Stacks of painted panes of glass capture images of objects that we expect to reach out and touch: telephones, teapots, shoes. But we can not touch them because they are merely illusions of three dimensional objects and the images magically change and shift as the viewer moves around the assemblage.
While developing the technique in 1982, Carol Cohen discovered that ordinary window glass provided the best ‘canvas’ for her work, allowing the most light to shine through the sculptures. Read Cohen’s fascinating description of how she does it here and several reviews of the award winning artist’s unusual work here.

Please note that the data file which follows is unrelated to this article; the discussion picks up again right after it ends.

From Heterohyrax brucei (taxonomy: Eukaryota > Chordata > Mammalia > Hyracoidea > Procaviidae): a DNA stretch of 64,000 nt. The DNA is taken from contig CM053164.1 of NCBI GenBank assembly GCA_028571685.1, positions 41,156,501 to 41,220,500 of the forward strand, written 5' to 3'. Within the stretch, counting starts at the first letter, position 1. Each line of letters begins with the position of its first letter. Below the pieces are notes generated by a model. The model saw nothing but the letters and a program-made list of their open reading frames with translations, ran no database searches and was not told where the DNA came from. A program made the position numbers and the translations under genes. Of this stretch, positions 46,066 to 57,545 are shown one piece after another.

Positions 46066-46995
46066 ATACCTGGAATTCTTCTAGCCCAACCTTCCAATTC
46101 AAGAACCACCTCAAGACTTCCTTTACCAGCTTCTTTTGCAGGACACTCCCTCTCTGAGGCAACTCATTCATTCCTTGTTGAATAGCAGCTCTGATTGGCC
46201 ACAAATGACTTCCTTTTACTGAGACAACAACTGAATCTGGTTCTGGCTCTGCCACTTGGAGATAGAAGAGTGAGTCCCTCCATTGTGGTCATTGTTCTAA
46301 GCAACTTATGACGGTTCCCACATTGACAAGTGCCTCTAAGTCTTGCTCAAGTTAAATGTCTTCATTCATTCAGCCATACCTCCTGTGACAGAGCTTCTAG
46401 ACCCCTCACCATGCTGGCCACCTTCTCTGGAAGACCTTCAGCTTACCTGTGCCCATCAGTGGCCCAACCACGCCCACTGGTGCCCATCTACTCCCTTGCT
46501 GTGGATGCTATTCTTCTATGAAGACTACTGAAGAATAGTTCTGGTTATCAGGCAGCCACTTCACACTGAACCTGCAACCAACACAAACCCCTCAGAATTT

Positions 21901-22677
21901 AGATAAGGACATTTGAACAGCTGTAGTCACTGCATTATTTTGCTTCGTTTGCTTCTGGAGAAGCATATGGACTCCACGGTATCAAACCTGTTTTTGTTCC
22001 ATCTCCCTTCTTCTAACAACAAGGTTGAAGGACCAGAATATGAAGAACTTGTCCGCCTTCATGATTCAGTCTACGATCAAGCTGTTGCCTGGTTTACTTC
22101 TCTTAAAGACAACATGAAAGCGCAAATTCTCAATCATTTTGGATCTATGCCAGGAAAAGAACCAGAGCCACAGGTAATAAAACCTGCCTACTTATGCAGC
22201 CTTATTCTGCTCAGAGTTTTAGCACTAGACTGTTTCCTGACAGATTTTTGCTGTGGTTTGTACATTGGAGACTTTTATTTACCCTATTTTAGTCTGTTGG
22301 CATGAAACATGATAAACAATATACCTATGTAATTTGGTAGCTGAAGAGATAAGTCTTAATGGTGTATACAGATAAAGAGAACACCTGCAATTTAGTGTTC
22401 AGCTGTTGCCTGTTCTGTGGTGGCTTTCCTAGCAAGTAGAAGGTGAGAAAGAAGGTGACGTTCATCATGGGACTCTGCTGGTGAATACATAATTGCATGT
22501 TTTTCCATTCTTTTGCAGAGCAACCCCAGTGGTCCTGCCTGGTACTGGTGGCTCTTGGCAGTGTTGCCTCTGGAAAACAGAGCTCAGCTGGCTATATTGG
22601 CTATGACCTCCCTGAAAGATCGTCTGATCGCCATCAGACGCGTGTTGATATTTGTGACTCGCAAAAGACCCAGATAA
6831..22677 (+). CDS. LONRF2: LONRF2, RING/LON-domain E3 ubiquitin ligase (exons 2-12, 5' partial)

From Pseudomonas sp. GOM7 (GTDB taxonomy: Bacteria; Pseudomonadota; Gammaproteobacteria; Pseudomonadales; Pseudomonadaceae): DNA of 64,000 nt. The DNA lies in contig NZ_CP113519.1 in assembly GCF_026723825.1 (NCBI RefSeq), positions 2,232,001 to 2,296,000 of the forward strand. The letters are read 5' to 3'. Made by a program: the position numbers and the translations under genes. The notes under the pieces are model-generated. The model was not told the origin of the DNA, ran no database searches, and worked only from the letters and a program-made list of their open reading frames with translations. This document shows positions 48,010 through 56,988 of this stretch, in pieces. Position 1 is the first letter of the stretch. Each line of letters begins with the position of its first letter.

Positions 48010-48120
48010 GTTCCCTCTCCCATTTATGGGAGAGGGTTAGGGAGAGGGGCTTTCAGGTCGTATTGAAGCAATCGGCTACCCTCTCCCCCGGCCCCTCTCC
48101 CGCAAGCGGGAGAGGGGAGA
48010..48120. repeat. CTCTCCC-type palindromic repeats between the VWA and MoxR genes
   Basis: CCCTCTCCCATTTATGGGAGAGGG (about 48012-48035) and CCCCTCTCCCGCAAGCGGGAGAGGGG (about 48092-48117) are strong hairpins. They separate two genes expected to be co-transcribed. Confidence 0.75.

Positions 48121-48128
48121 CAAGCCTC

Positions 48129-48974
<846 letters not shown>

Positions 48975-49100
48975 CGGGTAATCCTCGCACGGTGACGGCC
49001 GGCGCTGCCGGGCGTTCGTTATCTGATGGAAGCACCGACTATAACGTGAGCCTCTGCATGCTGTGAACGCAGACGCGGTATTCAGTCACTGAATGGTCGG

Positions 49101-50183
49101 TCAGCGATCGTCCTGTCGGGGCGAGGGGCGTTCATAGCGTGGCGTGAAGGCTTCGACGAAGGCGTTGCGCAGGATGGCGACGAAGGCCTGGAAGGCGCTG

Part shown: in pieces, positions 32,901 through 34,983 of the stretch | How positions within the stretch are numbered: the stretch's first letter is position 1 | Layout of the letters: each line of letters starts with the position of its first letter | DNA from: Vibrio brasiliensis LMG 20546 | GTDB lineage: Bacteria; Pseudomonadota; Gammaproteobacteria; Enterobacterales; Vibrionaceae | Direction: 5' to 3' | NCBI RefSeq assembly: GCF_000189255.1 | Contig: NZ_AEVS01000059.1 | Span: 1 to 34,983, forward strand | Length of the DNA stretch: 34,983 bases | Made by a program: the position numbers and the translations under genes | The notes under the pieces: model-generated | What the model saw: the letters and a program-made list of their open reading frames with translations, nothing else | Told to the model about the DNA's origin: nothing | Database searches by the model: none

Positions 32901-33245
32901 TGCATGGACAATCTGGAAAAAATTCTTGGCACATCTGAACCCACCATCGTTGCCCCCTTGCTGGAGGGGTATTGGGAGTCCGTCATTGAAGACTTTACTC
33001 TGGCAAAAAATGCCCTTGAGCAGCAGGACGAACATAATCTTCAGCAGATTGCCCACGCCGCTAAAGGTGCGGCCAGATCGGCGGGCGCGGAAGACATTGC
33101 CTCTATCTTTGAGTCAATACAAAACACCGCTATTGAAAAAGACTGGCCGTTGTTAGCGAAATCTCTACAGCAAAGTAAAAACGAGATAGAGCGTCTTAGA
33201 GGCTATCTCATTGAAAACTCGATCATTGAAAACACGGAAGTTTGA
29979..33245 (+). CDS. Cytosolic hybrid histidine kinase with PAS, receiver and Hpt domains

Much of the imagery I chose involved objects one would want and expect to touch, such as telephones, wineglasses and cups, to establish a tension between the touchableness of the actual object and the non-tangibility of the image painted on the layered sheets of glass.
When she figured out how to space and stack the layers vertically, the sculptures got bigger. Colorful. Mysterious. Fluid.
via Toby Goldsmith